The show follows the Hennessey family lead by Cate (Sagal), her son Rory (Martin Spanjers, little seen and limited to cliché one liners in season 1), and two daughters - the tall, tall, blonde, vein, popular Bridget (star in the making Kaley Cuoco) and (as trite as it may sound) spunky, red-headed, equally pretty Kerry (a great Amy Davidson) who the show couldn't even go for one season pretending she wasn't attractive and engaging enough to get dates.James Garner was brought in as Cate's father for a little insurance but wisely not as a replacement.In the wake of the tragedy, the show attempted what at the time might have been unthinkable.
More than that, it became a graceful love-note to its late star.
Family sitcoms are a dime a dozen, but '8 Simple Rules' is better than we're used to from the genre.
I have a problem with the addition of David Spade to the cast, but I've never liked Spade anyway.
His bratty nephew role here is just Spade doing his same old tired shtick.
At that time, if we want to sing the death song for the series, so be it, but I don't want to proclaim it yet. This has to be one of the best comedies on the television at the moment.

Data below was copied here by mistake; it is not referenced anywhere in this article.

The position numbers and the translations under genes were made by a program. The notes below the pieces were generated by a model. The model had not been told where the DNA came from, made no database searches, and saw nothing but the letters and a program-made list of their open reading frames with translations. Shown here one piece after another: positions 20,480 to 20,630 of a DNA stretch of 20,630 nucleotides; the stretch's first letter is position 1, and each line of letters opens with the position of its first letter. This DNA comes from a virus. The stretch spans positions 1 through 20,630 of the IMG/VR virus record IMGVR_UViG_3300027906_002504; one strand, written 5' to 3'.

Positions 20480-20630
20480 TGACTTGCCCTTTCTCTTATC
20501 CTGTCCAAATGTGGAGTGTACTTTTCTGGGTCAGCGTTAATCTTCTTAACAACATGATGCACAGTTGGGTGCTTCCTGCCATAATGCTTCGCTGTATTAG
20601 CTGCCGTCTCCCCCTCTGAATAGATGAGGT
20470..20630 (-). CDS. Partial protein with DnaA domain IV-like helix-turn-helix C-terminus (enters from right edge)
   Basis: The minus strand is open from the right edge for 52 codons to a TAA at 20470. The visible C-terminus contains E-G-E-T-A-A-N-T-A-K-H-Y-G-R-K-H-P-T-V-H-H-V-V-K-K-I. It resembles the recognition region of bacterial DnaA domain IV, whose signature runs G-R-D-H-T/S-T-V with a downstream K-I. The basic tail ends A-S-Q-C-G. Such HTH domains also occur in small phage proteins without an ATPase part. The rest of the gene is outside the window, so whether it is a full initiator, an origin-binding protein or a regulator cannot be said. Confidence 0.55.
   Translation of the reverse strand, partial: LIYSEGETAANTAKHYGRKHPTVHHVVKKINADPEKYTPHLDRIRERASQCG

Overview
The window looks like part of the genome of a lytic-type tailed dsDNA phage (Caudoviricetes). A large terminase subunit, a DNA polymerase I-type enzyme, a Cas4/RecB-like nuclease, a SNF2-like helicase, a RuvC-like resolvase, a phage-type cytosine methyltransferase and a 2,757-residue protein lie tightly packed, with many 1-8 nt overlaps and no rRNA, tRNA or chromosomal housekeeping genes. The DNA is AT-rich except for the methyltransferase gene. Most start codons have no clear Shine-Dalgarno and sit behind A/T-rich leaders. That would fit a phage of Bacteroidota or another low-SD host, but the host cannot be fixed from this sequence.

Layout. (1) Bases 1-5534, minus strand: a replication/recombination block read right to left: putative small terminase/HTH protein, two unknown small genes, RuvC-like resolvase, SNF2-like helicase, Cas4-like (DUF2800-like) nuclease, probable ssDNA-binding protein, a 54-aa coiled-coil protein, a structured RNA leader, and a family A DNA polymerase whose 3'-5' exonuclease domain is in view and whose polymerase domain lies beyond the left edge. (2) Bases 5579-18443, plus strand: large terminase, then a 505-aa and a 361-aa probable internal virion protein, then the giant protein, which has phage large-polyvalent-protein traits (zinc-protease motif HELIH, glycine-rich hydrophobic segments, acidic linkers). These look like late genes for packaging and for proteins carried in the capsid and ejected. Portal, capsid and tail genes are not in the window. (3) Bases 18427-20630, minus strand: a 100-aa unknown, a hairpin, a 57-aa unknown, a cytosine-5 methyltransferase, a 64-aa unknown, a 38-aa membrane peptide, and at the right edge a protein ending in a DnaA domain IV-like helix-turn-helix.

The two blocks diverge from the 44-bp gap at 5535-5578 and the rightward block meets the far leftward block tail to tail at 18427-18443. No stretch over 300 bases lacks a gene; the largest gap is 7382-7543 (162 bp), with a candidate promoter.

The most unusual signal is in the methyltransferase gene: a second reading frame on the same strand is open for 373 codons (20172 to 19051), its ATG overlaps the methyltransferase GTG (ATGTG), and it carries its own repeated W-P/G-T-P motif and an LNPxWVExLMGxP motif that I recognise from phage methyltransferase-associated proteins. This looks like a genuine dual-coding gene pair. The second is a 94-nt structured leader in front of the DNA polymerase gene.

It will never be the same series it was, but that doesn't mean it can't be as good. It takes the sugary-sweet idea of a show revolving around a close family and turns it into a quite realistic yet funny depiction of a typical family complete with sibling and parent spats, brat brothers, over-protective fathers and bimbo sisters. To its credit, '8 Simple Rules' knows it's a comedy and doesn't try to be more.The people at the show chose instead to go out on a limb and let the show mirror reality.They showed the pain of a family goes through when losing a loved one. Most sit-coms now-a-days shy too much away from reality and give us a syrupy-sweet, trite twenty minutes of simulated laugh tracks and simulated humor.Before that startling jolt of reality intruded on its world '8 Simple Rules' was as passive and insignificant as family sitcoms get.A show that kept its head down, churned up warm and fuzzy feelings and got a few laughs in the process.Bruce Cameron) will most likely be remembered as the last series that comedian John Ritter worked on before his tragic, sudden death in 2003.